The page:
Amongst the rock samples gathered by the Curiosity Rover from the surface of Mars, scientists found a wide assortment of minerals from the rocks that were collected from the lowermost parts of Mount Sharp. The Curiosity rover reached the base of the mountain in 2014 after landing in the Gale Crater in 2012. The rover found evidence that there could have been a lake-and-stream system in the Red Planet’s ancient past.

However, in the study published in the “Earth and Planetary Science Letters,” the scientists state that after the evaluation of the rocks collected from the base of the Mount Sharp, it was evident that Mars did support lakes in its past, roughly around 3.5 billion years ago.

The layers of rocks collected from the lowermost layers of Mount Sharp displayed the accumulation of a wide variety of sediments, which clearly points at the changes that took place in the area.

Martian rocks point toward diverse environment on the planet

The scientists suggest that the amalgamation of minerals that was found in the rocks taken from Mount Sharp show that those minerals precipitated from the presence of water. The range of minerals that were collected in layers in the rocks also suggests that the crater was not home to just one environment, but many. Elizabeth Rampe, the first author of the study, suggests that these minerals were deposited in the forms of layers on the Red Planet about 3.5 billion years ago, a time when our planet the Earth, was taking baby steps toward it long journey to support life.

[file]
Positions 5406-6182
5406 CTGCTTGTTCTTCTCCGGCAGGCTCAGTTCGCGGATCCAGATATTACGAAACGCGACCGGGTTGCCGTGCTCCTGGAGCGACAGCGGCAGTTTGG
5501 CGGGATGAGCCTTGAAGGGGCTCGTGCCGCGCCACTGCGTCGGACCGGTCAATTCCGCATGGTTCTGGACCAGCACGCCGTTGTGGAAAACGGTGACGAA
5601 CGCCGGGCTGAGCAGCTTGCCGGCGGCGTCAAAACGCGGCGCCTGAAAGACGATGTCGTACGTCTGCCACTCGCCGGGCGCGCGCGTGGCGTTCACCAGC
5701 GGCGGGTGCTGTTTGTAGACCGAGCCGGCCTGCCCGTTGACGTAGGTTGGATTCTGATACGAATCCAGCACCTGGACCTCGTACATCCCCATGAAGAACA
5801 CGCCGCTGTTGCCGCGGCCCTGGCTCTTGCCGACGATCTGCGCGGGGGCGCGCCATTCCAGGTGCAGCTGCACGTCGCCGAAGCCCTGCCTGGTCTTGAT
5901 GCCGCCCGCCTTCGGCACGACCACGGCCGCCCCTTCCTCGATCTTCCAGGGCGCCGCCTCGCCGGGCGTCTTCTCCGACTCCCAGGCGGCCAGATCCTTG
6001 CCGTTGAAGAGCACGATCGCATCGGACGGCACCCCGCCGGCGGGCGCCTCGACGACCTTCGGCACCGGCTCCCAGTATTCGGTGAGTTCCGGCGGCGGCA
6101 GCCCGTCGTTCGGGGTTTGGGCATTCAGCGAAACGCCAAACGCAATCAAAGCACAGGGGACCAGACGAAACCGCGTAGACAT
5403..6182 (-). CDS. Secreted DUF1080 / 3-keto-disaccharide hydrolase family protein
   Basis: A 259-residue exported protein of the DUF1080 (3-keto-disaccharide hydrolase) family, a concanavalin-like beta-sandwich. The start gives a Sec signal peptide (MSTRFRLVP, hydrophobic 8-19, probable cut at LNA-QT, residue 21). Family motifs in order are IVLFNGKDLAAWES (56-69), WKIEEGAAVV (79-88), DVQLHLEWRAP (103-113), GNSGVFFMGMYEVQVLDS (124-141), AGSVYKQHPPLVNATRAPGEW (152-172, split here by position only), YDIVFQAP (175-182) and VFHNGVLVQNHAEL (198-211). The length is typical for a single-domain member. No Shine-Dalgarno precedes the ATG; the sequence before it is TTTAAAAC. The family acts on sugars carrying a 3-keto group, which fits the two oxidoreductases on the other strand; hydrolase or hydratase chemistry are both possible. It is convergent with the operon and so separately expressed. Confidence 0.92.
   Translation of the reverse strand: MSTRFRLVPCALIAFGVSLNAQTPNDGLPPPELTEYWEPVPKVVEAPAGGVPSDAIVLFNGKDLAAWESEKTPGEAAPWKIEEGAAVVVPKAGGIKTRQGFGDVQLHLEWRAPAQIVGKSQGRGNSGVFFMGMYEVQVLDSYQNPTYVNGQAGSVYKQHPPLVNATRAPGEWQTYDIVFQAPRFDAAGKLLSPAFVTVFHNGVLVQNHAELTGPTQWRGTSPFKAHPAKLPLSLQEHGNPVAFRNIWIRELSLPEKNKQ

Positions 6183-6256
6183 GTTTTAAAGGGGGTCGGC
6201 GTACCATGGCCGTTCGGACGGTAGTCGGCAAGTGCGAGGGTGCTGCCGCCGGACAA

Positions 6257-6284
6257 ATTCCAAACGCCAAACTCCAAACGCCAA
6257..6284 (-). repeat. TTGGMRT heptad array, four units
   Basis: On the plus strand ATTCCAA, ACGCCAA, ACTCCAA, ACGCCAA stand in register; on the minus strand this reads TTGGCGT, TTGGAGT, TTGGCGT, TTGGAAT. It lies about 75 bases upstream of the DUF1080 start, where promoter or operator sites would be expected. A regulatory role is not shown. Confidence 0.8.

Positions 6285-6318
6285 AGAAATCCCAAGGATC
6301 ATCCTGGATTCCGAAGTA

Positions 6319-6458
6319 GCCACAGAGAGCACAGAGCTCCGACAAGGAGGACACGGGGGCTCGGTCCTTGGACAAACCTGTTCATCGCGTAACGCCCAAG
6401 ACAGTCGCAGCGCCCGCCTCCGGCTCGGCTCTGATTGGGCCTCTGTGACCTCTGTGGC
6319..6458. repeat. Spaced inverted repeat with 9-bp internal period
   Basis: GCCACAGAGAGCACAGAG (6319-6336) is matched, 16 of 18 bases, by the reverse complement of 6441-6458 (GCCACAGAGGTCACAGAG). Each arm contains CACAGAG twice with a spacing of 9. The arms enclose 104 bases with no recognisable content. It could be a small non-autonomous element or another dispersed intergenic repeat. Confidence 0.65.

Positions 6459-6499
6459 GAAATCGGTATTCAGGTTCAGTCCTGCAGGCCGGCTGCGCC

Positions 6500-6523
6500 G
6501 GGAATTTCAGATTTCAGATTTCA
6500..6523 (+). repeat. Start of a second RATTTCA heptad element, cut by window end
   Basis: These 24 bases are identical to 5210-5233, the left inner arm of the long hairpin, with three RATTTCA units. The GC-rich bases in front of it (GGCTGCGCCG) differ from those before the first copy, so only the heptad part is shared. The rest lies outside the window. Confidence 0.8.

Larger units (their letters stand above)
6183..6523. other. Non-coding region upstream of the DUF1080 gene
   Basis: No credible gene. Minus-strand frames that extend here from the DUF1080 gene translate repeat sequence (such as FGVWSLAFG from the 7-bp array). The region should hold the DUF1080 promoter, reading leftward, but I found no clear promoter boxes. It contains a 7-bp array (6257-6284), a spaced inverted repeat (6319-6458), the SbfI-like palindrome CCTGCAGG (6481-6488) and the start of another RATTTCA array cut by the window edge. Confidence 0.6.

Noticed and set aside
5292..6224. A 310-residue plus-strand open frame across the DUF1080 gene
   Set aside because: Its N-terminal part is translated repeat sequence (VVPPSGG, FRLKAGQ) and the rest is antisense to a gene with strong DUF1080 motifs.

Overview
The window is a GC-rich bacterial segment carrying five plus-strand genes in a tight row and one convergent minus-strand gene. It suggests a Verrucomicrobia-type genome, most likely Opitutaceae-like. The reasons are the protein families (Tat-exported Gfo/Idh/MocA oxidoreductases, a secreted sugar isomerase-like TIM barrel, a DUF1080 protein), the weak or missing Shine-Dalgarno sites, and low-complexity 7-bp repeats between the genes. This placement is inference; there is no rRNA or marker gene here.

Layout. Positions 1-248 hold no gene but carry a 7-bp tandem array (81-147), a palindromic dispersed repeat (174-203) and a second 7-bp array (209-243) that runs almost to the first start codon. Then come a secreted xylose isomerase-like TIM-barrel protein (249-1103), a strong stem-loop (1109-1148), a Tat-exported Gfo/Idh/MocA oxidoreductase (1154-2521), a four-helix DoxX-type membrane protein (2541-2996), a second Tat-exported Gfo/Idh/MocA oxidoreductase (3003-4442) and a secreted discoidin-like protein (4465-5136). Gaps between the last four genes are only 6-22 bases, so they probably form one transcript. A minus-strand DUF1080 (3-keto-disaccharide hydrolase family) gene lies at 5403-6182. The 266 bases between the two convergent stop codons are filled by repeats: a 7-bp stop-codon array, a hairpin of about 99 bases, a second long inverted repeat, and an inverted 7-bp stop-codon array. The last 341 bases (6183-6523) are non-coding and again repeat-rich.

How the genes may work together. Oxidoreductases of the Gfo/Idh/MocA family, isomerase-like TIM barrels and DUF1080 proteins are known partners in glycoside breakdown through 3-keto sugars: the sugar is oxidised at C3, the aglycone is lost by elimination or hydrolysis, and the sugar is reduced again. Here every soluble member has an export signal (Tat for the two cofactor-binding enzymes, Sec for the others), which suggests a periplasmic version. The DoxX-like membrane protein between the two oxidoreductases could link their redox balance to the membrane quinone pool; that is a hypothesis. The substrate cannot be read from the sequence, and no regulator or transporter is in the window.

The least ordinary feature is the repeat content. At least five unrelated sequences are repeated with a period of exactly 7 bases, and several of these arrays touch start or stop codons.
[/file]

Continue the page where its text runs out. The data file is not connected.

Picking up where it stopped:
The scientists are of the belief that the environment of early Mars may have been similar to the environment Earth had in its initial days. Thus, if this theory is correct, then early Mars may have had an environment that was habitable and conducive to support life. The Mineral Deposits were found in four rock samples, which were drilled out from the base of Mount Sharp.

The array of mineral deposits that got collected in layers indicate the presence of water with different pH levels with erratic oxidizing conditions. The examination of minerals also revealed that there could have many source regions for the rocks in the Red Planet’s “Marias Pass” and the “Pahrump Hills.”

Minerals in rocks indicate presence of water

The latest study focuses on the findings from four rock samples.

Three of the samples were gathered by the Curiosity rover from the Pahrump Hills. The layers of mineral deposits in the sedimentary rocks contains much more data about Mars’ ancient past and could also let us know if the Red Planet hosted life.